1. Nessy

    Listing was already deleted by owner. All 54 Model Chrysler products were nice looking cars. Gee, the guy has enough stuff around the car.

    Like 1
  2. The Walrus

    The August ’15 Old Cars Price Guide lists:

    1954 New Yorker DeLuxe Series, V-8, 125.5″ wb

    2d HT: 6 – 1,160 5 – 3,480 4 – 5,800 3 – 13,050 2 – 20,300 1 – 29,000
    2d Clb Cpe: 6 – 800 5 – 2,400 4 – 4,000 3 – 9,000 2 – 14,000 1 – 20,000

    I’m not sure what a ‘Club Coupe’ is. I’m guessing it would have true B-pillars and smaller, non re-tractable rear windows. So this is more likely the Hard Top. This car, given that nothing is really known about the state of the drive train (maybe it ‘ran’, but I see no photographic evidence of ‘runs’ and even less evidence of ‘drives’), is definitely more ‘4’ (good) than ‘3’ (very good). I’d say $9K would be all the money and then some for it.

    Like 0
    • David Wilk Member

      Club coupe is the pillared two door. Hardtop was called the Newport.

      Like 0
  3. Dave Wright

    In general Chrysler ( and other makers too) terminology, a club coupe would have a back seat as opposed to a busisness coupe that did not. I am sure there are variations of the terms but in my 50’s Chrysler collecting days that was the deal. The listing is gone and I can’t tell for sure by the photo but this does look like a hard top…..very nice car. Probably a good thing it is gone……it is too close to home to resist.

    Like 0
  4. Mark E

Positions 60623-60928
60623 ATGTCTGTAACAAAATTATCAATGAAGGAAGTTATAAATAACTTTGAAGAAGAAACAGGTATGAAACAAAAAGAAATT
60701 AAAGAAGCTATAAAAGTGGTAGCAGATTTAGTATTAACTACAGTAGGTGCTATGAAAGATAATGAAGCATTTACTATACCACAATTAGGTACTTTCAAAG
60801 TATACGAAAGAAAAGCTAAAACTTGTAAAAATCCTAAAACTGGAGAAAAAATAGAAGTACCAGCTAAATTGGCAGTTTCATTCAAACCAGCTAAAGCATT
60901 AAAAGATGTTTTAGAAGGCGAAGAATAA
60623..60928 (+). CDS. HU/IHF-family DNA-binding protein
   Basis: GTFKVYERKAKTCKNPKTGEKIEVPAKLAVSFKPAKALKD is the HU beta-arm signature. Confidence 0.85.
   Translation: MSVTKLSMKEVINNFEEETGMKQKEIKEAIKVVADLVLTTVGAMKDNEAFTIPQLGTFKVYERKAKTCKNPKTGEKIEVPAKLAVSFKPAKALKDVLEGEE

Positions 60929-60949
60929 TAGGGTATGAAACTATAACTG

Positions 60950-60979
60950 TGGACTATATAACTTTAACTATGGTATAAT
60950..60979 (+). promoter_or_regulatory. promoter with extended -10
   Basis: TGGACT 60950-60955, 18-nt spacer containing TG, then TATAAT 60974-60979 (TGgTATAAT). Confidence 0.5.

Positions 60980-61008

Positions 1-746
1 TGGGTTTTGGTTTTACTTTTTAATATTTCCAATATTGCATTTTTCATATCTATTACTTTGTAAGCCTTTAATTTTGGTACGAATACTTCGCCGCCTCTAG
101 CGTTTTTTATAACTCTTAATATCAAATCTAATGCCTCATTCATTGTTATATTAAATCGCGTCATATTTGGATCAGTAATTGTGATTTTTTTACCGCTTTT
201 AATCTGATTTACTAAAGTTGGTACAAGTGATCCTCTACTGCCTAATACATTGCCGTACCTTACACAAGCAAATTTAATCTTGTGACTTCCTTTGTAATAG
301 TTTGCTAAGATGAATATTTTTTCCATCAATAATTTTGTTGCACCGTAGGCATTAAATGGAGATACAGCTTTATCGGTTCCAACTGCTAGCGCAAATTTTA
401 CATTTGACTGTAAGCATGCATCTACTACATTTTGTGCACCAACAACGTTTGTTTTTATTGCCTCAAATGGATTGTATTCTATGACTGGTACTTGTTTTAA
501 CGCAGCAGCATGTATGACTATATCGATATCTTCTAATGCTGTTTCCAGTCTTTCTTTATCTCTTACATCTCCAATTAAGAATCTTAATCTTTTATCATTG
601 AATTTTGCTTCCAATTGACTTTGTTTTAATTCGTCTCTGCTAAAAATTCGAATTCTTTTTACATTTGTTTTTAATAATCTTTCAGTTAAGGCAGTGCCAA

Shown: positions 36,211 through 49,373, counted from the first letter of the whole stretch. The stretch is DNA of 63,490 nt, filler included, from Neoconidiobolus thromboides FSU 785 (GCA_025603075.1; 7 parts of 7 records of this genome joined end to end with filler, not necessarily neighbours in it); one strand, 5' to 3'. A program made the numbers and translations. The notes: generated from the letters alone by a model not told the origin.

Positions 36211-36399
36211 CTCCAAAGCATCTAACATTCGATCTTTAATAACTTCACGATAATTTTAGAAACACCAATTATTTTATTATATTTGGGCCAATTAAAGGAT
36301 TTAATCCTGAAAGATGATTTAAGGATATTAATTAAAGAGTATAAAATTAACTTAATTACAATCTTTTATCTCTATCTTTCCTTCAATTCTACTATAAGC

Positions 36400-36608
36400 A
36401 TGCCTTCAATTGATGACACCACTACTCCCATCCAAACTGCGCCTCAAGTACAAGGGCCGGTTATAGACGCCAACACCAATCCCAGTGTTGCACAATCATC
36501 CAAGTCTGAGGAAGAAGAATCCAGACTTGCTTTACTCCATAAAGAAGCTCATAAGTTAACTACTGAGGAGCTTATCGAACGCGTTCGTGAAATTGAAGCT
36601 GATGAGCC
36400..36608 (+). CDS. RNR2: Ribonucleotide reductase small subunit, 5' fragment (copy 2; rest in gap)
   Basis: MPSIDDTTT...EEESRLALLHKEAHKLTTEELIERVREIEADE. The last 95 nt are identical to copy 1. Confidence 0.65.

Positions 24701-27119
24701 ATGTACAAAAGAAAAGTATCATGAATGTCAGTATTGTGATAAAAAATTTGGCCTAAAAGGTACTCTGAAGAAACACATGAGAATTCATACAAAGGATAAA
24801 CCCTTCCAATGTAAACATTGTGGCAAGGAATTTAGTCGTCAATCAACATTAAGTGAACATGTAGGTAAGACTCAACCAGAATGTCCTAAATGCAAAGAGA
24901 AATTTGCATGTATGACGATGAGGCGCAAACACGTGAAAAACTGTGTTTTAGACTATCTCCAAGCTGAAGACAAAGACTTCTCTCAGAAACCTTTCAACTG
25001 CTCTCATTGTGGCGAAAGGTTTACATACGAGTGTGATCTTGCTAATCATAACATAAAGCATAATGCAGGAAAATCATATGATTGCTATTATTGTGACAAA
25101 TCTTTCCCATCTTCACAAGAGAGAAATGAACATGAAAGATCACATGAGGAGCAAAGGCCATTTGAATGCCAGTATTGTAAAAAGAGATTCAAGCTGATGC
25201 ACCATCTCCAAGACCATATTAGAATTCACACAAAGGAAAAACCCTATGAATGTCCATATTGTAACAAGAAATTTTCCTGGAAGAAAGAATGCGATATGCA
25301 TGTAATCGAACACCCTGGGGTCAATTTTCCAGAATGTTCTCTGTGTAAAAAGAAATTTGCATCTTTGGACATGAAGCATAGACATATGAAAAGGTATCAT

I had to google it to recall what these looked at. Yes, they are imposing and I particularly like the two door models. It seems that 1954 was the last year for both Chrysler AND Packard to have their old carry over body styles & mechanicals. In ’55 Packard also debuted it’s new ’55-56 style body with their new high compression V8 engine.

    Like 0
    • Donnie

      Hi Mark E Have you ever went to wikipdea to look up cars I think they are a lot better then google

      Like 0
  5. Donnie

    of course it does not run WALRUS but it is a great car that needs to be bake on the road

    Like 0
  6. Brad

    We’re restoring a ’54 New Yorker wagon; always interesting when you have to search for one-year-only trim… and in some cases, different even between models within that year. The rear bumper and windshields of sedans, for example, aren’t interchangeable with the wagon versions. I’m sure this one will stay intact, looked great.

    Like 1
    • David Wilk Member

      Brad-54 NY wagon is a great car, good luck with the restoration. Will you post pics when it’s done? I had one about 35 years ago, sold it along with a 54 NY sedan to someone who promised to restore them both. Hope he did. Loved that wagon.

      Like 0
  7. Robert White

    Always remember that you can stuff more crap under the stored car if you put it up on jack stands, and open the hood to the engine compartment. Clearly, this guy failed to realize that he could stuff the car full of useless crap too.

    I’ll give him a 10 for being the worst packrat I have seen on BarnFinds to date.


    Like 0
    • krash

      wow… cool photo Bob….is that your ride.?…